Why do Christians leave the fold?

I recently rec'd the following e-mail from a creationist Christian
friend of mine. He was once into eastern religions before he became a Christian. He attempts to psychoanalyze people who have "left the fold." If anyone would like to respond to this, please send your responses to me at ed.babinski@furman.edu and I'll cut and paste them together and send them on to James.


Edward T. Babinski (author of Leaving the Fold: Testimonies of Former Fundamentalists, Prometheus Books, 1995; editor of Cretinism or Evilution? at the talk origins archive; and author of "The Uniqueness of the Christian Experience" at www.infidels.org )

Just my thoughts:
I have visited some of those Websites for people who have decided to
abandon the Christian faith and have banded together to discuss their
Christian experience. They have a number of different names on their
sites: "Ex-fundies", "Infidels" (founded by a former minister),
"skeptics.org", etc. The title to one of these organizations is known as "Walk Away", but that is a misnomer, for they have not walked away from Christianity; instead they have become obsessed with it, although from a hostile viewpoint. In their attitude towards Christ and His Kingdom they have become like the deranged Glenn Close character in "Fatal Attraction". The same type of unhealthy zeal that consumed them when they believed in Christianity is now being directed towards attacking Christianity . In other words, they were never simply nominal, ordinary believers even when they were Christians. They were compulsive Christians, obsessed with
proving their faith, or else proving themselves worthy of God through
their excess acts of zeal. They had the same type of religious "fever"
that some of the Moonies have; the overly zealous need to make converts of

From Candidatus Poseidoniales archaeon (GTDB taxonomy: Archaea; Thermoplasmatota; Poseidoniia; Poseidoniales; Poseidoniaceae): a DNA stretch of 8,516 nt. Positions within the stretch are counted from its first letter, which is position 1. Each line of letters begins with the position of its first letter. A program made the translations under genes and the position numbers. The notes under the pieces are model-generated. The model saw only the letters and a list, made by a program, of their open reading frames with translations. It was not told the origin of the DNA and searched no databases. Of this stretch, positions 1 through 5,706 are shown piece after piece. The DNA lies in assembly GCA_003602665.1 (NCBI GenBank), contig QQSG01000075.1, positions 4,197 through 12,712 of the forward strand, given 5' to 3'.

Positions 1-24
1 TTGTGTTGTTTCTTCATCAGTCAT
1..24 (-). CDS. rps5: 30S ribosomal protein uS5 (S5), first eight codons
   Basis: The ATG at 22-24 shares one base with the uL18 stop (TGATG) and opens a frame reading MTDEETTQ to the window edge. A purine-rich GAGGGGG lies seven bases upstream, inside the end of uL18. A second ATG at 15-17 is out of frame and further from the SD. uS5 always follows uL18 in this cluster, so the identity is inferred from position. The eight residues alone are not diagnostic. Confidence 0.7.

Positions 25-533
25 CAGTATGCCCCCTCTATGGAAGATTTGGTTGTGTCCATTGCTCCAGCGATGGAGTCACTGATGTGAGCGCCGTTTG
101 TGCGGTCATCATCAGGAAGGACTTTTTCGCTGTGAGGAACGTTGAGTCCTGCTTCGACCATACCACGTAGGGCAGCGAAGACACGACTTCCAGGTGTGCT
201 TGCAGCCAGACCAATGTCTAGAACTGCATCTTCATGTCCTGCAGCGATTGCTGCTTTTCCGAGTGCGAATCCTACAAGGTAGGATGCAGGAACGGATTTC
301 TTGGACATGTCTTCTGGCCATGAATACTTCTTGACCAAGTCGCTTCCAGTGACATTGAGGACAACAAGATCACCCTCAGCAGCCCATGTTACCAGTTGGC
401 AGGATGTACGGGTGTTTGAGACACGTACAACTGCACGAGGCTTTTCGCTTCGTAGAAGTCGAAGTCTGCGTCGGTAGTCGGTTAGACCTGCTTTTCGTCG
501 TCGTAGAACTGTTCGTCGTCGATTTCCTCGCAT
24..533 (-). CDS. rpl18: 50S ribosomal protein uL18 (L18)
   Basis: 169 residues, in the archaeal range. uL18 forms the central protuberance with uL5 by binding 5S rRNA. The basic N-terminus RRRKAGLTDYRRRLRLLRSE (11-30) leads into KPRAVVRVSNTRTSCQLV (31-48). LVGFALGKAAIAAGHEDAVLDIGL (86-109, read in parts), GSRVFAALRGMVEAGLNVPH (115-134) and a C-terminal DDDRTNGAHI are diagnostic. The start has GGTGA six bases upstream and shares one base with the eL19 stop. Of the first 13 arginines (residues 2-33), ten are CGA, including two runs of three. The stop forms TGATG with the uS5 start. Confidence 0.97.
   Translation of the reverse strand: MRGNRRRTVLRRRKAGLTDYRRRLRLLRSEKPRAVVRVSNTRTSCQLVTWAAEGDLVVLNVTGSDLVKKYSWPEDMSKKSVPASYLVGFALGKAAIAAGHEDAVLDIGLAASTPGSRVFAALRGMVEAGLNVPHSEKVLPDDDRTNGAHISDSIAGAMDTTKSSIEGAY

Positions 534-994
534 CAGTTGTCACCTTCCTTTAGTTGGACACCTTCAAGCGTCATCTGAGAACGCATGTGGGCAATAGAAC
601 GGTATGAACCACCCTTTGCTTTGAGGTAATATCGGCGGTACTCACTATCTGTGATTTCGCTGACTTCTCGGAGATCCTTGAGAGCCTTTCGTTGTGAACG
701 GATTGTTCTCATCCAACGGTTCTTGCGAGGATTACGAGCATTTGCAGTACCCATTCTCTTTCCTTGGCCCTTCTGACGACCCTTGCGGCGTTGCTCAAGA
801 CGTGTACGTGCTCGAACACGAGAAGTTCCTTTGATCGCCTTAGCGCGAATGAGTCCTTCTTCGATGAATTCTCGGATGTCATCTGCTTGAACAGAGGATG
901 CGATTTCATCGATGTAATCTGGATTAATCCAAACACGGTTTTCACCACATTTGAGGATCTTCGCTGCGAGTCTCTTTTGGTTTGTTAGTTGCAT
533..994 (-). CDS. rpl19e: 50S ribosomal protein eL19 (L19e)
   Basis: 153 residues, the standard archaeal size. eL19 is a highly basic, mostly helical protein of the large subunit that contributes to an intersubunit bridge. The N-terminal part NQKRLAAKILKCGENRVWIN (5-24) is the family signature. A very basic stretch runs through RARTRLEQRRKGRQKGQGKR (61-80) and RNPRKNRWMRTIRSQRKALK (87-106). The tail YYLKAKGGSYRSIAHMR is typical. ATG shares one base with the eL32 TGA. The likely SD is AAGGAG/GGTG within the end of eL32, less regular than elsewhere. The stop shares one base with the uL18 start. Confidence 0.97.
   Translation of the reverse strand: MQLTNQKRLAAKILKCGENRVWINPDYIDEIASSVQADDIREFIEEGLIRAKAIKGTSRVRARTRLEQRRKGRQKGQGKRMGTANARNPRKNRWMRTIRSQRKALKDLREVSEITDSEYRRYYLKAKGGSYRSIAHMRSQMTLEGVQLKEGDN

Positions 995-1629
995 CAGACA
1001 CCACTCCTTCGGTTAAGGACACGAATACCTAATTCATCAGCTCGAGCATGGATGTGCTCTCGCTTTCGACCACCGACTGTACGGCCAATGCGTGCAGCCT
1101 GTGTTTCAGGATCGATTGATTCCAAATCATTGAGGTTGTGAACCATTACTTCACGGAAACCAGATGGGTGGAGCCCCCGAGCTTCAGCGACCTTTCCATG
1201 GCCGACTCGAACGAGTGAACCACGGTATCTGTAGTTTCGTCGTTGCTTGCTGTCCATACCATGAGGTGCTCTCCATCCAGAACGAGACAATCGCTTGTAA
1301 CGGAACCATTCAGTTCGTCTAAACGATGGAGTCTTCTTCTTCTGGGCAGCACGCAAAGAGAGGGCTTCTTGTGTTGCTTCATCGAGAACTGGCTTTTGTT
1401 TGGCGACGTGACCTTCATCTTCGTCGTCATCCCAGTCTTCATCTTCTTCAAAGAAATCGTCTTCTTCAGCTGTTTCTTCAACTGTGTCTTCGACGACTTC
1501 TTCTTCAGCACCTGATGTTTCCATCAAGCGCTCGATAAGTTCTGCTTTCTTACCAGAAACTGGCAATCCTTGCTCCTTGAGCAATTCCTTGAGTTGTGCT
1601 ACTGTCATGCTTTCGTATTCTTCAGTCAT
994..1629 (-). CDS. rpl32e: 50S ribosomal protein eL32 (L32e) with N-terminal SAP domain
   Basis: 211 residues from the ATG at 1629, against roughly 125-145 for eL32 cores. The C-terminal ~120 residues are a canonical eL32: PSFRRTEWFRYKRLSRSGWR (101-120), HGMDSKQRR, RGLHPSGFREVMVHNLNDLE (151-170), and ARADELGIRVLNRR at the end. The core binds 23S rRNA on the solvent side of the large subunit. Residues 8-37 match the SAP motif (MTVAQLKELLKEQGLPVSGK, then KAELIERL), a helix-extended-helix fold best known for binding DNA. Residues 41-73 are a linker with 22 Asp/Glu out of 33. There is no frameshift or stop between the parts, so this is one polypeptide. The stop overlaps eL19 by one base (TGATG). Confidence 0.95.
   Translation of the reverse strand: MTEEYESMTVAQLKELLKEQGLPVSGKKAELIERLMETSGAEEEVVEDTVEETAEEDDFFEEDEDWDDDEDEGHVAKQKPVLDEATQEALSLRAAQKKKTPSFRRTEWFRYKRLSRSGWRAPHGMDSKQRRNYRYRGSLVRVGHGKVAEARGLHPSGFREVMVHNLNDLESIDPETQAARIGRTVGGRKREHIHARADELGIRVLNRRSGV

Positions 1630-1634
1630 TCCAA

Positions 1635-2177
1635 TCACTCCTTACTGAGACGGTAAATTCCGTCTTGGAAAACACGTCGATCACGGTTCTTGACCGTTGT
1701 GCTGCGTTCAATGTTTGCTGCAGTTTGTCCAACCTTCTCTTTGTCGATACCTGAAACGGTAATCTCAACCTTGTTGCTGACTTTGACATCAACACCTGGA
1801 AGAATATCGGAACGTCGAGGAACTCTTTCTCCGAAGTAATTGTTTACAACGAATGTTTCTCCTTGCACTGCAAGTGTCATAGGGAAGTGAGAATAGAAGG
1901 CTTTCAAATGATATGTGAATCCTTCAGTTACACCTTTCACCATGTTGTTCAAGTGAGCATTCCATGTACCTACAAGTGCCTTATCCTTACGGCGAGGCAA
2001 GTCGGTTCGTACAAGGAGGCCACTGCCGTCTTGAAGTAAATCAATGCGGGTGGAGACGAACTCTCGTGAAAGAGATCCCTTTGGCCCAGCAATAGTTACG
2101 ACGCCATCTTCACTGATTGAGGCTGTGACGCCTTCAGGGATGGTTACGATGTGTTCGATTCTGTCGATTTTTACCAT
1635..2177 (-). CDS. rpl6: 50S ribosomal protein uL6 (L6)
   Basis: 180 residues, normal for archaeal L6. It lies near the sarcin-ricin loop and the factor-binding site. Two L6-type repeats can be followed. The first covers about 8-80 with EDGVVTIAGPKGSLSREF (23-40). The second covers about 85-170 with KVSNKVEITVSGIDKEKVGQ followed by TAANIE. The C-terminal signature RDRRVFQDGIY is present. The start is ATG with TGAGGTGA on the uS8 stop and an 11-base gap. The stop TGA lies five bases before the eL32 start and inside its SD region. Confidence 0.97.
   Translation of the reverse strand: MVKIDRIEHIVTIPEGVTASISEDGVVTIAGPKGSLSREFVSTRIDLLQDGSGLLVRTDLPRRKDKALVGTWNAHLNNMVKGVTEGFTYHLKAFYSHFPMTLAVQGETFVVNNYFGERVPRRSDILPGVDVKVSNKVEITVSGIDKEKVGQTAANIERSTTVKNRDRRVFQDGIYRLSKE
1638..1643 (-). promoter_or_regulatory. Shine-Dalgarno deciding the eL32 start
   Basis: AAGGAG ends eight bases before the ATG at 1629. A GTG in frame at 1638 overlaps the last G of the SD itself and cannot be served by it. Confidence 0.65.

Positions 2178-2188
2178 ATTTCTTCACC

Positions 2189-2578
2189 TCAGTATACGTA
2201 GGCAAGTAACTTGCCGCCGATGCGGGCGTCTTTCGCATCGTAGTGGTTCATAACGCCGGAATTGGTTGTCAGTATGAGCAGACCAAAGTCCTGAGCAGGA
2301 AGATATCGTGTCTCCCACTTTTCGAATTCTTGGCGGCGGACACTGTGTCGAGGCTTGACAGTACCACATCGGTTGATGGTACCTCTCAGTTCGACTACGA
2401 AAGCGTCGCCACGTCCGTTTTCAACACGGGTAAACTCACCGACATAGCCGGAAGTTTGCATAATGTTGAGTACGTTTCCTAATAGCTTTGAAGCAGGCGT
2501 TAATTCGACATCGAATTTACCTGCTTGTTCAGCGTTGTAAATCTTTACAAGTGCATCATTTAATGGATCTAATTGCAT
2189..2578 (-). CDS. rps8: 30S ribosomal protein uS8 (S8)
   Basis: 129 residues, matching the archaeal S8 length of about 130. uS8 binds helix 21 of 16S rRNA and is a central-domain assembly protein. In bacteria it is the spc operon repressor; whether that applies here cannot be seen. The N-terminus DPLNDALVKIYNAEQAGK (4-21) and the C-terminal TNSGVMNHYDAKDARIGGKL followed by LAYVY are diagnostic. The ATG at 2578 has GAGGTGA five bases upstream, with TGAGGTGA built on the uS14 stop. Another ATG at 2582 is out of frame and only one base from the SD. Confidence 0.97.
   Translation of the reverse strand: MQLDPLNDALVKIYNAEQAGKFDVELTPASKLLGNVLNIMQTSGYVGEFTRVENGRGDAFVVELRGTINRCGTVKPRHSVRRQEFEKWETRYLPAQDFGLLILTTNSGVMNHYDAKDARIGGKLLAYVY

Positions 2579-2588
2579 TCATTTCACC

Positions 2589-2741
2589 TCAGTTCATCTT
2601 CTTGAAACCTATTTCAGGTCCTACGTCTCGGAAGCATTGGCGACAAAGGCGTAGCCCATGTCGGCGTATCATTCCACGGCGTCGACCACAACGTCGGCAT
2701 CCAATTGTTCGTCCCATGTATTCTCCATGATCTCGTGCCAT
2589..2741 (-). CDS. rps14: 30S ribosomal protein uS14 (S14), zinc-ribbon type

others because they never really had the assurance themselves of the
genuineness of their own faith.
They felt, "If I can just get this other person to believe, then maybe my
faith might be real after all."
I must admit that I work to defend the faith, and apologetics is a
necessary part of being a Christian in today's skeptical world, but my
desire is to glorify Christ, and I do it out of love for the truth, and
love for my Savior, and love for lost souls, but not to "prove" my love
for God.
I do nice things for my wife because I love her, not to "prove" that I
love her. That would be self serving.
I wonder if they ever really felt the desire to witness from the simple
love of Christ instead of feeling pressured to witness as part of working
out their own unresolved guilt. For this is another aspect of former
Christians. They have never really come to terms with accepting God's
unconditional love. They were still caught up in guilt, even as believers,
either through some type of preformance belief system, or else through the
opposite, which is that our salvation is not affected by anything that we
do, and thus they fell into habitual sin while justifying it with the
"once saved always saved" doctrine. Eventually they either could not live
with the guilt or the hypocrisy and they turned their backs on Christ.
On the other hand, I have read the stories of many Christians who have
kept their faith through extremely trying times. I have heard the
reports from other parts of the world where Christians have been tortured
and martyred for their faith. Interestingly enough, it is unusual for